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« Social Software Critic | Main | round-up on MySpace and culture of fear »

November 3, 2005

Programmer's Definition of Social Software

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Posted by Ross Mayfield

Jimmy Wales:
“I think, partly because of the personality types who become programmers… I don’t know what it is exactly… a lot of programmers, seem to me to think that the whole point of social software is to replace the social with the software. Which is not really what you want to do, right? Social Software should exist to empower us to be human… to interact… in all the normal ways that humans do.”

Via a correction in danah’s comments

Comments (4) + TrackBacks (1) | Category: social software


1. Alfred Thompsona on November 4, 2005 7:20 AM writes...

It's an interesting sound bite but I don't believe it's true. Perhaps its because I have been a programmer my whole adult life and my context is all messed up but I can't identify any social software that tries to replace social with software. Can someone give me an example?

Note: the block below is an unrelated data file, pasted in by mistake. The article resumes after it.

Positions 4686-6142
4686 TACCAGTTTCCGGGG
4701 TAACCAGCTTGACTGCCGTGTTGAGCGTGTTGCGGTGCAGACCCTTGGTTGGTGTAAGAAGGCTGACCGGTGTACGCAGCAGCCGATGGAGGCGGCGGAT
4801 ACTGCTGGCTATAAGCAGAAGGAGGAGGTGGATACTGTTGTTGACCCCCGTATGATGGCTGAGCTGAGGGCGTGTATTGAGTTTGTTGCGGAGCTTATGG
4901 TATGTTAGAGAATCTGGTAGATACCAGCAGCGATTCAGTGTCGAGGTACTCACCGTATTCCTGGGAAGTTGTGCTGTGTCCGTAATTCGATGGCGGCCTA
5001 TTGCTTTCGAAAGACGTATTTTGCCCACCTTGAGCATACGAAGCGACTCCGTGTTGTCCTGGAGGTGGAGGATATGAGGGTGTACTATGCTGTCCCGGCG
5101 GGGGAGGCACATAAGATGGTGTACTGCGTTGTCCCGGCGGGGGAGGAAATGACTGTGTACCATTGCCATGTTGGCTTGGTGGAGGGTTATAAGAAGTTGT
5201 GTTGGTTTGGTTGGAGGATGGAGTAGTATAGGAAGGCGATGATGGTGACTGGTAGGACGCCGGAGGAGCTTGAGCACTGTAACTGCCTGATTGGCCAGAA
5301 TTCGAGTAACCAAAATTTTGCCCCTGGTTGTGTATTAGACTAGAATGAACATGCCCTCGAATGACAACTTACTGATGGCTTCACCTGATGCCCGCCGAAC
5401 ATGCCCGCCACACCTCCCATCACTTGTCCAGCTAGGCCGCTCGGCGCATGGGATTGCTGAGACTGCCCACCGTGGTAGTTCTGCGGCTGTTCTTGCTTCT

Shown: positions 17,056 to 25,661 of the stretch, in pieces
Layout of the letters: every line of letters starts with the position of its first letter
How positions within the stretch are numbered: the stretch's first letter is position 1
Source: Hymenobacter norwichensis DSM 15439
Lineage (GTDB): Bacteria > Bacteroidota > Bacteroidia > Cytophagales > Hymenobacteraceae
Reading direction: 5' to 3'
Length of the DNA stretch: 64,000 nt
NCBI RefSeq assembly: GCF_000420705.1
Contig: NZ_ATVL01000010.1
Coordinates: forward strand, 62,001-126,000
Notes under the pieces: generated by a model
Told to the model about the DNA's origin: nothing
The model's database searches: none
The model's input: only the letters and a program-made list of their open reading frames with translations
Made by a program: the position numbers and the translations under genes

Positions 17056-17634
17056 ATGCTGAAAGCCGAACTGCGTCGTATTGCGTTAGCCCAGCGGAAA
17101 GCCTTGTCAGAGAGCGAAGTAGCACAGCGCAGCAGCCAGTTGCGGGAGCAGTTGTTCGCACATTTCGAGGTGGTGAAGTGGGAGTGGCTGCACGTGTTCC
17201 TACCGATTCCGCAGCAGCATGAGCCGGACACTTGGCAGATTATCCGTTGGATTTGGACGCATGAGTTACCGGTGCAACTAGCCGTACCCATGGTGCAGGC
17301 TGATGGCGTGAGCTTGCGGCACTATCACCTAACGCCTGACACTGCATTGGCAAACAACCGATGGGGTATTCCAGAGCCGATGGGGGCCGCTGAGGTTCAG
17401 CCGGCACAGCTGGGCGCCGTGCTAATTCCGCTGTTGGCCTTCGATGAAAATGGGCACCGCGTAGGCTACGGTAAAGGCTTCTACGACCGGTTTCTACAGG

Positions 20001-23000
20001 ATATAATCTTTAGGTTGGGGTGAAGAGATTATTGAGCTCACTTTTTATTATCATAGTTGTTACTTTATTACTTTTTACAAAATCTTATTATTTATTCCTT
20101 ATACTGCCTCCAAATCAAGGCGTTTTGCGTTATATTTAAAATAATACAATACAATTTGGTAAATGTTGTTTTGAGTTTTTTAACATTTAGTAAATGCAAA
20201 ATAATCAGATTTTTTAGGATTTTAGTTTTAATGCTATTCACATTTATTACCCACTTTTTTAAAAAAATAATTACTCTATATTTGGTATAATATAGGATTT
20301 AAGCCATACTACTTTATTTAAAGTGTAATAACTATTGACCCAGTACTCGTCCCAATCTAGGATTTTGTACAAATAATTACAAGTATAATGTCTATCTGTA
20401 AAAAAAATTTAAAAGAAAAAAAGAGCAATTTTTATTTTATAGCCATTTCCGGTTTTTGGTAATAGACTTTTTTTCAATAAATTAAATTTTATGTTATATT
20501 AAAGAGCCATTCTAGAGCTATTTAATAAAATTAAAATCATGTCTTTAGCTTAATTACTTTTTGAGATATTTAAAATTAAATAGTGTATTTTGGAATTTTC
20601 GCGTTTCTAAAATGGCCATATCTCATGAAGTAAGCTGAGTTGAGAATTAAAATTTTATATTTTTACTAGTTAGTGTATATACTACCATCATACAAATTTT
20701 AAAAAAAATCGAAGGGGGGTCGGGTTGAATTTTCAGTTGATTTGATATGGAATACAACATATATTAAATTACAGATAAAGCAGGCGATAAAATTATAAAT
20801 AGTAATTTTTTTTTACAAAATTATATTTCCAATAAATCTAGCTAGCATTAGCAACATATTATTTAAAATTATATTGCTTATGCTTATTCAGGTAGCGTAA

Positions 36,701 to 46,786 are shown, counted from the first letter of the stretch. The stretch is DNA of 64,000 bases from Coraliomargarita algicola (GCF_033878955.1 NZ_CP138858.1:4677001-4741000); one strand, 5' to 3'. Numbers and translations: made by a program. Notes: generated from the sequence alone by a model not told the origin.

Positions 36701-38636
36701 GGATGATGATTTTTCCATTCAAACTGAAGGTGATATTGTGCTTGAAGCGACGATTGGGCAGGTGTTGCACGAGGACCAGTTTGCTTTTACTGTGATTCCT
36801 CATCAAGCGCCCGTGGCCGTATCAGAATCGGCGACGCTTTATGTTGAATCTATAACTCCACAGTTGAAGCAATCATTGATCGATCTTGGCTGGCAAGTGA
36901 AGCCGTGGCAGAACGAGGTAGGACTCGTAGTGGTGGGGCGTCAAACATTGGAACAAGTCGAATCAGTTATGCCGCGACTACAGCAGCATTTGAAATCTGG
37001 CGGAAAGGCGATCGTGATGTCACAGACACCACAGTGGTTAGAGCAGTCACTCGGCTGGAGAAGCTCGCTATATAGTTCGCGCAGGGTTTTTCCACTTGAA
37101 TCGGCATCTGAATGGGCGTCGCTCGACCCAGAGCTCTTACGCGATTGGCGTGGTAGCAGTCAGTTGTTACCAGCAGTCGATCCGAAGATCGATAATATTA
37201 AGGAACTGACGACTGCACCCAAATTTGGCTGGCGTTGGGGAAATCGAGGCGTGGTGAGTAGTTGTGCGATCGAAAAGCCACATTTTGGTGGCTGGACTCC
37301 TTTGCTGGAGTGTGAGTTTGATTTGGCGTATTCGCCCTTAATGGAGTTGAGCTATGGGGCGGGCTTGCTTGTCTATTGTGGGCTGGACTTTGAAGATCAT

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2. Brian Puckett on November 4, 2005 8:51 AM writes...

The first comment proves your point. as example IM Bots. AOL/others push to resounding deafness to some perceived need to instant message a machine *software*

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3. Ross Mayfield on November 4, 2005 10:13 AM writes...

I'll use a Wikipedia example. Consider the Permission to Participate design pattern. A user can use without having to get the permission to. They can come in, edit and mess up a page. After a little while of using this permission, regular people tend to reach out to new users and say, hey, good job. Or, you might be interested in this page as well, or something.

Jimnmy says that programmers keep suggesting features that would, say, provide an automated praise for someone at their 10th edit. That's fine and all, but it doesn't replace a human reaching out to a human.

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4. Joseph O'Connell on November 5, 2005 2:54 PM writes...

I don't think we should pin this on programmers. Good programmers are lazy, in the sense that we want to develop just the right amount of software to solve a business need. Instead, I would argue that we need to educate business stakeholders on the virtues of social innovation; these are the people usually pushing for over-engineered solutions, not ambitious programmers.

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